One former UCLA champion recognizes current team’s chemistry
Tyus Edney has seen this all before.
The early season victory over highly ranked Kentucky. A feisty sixth man point guard. Freshmen who changed the complexion of the team. A disheartening road loss to Oregon for the first defeat of the season followed by an emotional home triumph over the Ducks.
The onetime dynamo of a point guard would like another similarity to emerge between two of the most enthralling UCLA teams in recent decades: the ending.
The 1994-95 season concluded with Edney and his teammates cutting down the nets inside Seattle’s Kingdome after winning the national championship. The current Bruins are in the midst of another potentially magical journey, which continues Sunday afternoon against Oregon State at Pauley Pavilion.
Scoring was not an issue for either team, which routinely topped 90 points. They also both thrived in the fun department.
“The key with our team was we genuinely enjoyed making plays for each other and helping somebody get a dunk or a layup or anything, getting stops on defense,” said Edney, a senior on UCLA’s last championship team who returned in 2010 as director of operations. “We loved that stuff and it was genuine and we were as close off the court as on the court, and I think that’s a quality of this team, just how they get along off the court and it shows on the court.”
Like the present team, Edney’s Bruins featured a group of last-chance seniors who welcomed freshmen who could help them reach places they could not get alone. Newcomers Toby Bailey, J.R. Henderson and Kris Johnson created a winning blend alongside seniors Edney, Ed O’Bannon and George Zidek.
“Our freshmen coming in elevated our game to another level,” Edney said.
The same sentence applies to UCLA freshmen Lonzo Ball, TJ Leaf and Ike Anigbogu, who have provided the support that seniors Bryce Alford and Isaac Hamilton lacked last season on the way to a losing record.
Balance was a trait of both teams. Four Bruins scored at least 20 points in a game last week against Washington for the first time in the program’s history since — you guessed it — Edney and the 1994-95 team did it against George Mason.
“His team has a lot of comparisons to this team,” Alford said recently. “It’s almost eerily similar how it’s been so far.”
UCLA lost only two games that season, but the record book shows them finishing 32-1 because a setback against California later became a victory as a result of NCAA violations committed by the Golden Bears. The Bruins beat then-No. 3 Kentucky in late November and rose to No. 1 in the rankings after a victory over Duke in late February.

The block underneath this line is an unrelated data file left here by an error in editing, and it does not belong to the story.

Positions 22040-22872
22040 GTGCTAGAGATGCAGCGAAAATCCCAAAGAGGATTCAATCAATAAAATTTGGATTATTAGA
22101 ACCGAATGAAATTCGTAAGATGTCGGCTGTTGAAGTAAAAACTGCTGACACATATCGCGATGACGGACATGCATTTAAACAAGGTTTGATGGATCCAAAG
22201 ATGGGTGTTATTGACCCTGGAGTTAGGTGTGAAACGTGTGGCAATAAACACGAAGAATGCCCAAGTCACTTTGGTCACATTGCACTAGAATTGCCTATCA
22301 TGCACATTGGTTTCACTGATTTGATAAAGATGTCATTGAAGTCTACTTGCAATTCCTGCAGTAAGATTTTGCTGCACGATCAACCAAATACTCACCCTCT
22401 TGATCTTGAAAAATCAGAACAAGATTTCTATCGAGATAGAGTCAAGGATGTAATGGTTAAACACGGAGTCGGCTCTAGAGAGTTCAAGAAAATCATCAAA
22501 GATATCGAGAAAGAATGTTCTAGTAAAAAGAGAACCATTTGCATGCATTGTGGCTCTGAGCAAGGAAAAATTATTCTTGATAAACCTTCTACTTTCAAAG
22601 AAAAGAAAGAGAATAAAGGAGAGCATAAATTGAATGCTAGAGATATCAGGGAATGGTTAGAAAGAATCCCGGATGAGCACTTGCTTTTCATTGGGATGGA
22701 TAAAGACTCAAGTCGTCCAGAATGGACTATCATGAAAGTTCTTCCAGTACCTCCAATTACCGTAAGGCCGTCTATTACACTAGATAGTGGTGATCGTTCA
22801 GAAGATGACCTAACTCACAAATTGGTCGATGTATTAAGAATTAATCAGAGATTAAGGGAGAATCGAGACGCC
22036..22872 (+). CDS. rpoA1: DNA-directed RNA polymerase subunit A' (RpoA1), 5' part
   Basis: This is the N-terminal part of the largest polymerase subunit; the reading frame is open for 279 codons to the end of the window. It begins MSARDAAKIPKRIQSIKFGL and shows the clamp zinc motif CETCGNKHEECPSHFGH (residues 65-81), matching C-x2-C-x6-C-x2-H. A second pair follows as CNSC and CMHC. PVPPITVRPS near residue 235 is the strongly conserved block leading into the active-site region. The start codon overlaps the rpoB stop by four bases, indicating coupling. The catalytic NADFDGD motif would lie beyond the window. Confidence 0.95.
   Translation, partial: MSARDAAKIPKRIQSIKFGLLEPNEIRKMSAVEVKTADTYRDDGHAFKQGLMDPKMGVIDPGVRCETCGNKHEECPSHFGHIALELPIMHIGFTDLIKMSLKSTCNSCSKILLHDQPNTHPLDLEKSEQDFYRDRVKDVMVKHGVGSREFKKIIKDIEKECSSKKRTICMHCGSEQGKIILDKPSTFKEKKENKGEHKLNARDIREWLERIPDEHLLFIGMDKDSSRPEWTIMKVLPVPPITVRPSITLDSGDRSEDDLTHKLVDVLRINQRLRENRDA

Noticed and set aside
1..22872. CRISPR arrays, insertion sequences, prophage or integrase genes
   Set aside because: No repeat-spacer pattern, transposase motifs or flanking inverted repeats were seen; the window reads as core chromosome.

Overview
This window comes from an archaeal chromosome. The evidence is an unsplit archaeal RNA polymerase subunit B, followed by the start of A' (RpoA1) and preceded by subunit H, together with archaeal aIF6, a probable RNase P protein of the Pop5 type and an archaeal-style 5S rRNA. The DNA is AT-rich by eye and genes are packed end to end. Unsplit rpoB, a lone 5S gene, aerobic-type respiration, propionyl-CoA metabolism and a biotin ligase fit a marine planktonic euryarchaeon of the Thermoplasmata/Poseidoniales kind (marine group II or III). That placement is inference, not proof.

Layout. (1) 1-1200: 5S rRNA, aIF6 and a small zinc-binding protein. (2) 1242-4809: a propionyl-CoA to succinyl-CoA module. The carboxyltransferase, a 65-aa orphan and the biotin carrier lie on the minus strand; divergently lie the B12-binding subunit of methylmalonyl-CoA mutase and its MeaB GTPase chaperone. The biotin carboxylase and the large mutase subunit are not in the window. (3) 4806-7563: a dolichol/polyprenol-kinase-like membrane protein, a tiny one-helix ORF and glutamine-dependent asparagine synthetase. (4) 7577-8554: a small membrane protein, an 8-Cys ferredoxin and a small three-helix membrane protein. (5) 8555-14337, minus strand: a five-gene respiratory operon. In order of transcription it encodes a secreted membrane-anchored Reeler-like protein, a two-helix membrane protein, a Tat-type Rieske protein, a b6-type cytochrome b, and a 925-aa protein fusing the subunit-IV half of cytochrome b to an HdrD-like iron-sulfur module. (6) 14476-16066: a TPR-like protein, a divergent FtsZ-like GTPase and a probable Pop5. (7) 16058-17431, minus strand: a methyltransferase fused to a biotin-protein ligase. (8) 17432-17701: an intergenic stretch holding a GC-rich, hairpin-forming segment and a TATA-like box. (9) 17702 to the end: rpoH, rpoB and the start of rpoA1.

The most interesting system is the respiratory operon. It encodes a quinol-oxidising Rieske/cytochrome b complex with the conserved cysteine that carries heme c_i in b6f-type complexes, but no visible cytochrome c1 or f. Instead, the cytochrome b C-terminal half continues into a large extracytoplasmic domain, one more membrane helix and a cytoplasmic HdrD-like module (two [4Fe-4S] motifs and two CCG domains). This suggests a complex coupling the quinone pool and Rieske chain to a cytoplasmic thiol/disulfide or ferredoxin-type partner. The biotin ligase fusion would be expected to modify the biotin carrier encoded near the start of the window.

Their NCAA tournament run is largely remembered for Edney’s mad dash with 4.8 seconds left that resulted in a buzzer-beating layup to topple Missouri in the second round. Ball might be even more of a blur.
“He’s fast, like I think I was pretty fast,” Edney said, “but I considered myself an unselfish guard, too, and I enjoyed making plays for our guys and I see that about him, that he really does make people better and he likes making plays for guys and he’s smart, he’s a good player, he knows how to play the game.”
The present-day Bruins like it whenever Edney tells them about the great old days for a program experiencing a 22-year title drought. Alford said he tries to learn something from his predecessor every day.
“He’s been a huge part of what we’re doing so far this year, our success,” Alford said, “and he’s going to continue to kind of be that guide this year for our team and our guys of how we can get to where we want to go.”
VS. OREGON STATE
When: 2 p.m., Sunday
Where: Pauley Pavilion.
On the air: TV: FS1; Radio: 570.
Update: UCLA would receive a No. 4 seeding in the NCAA tournament’s East Regional if the season ended Saturday, according to a sneak peek of the brackets revealed by the selection committee. Of course, there’s a month to go before the only brackets that matter are released. The 10th-ranked Bruins (22-3 overall, 9-3 Pac-12 Conference) probably won’t budge from their spot Sunday unless they lose to the Beavers (4-21, 0-12), who have dropped 12 consecutive games and may not get leading scorer Tres Tinkle back this season from the broken right wrist that has sidelined him since late November.
Go beyond the scoreboard
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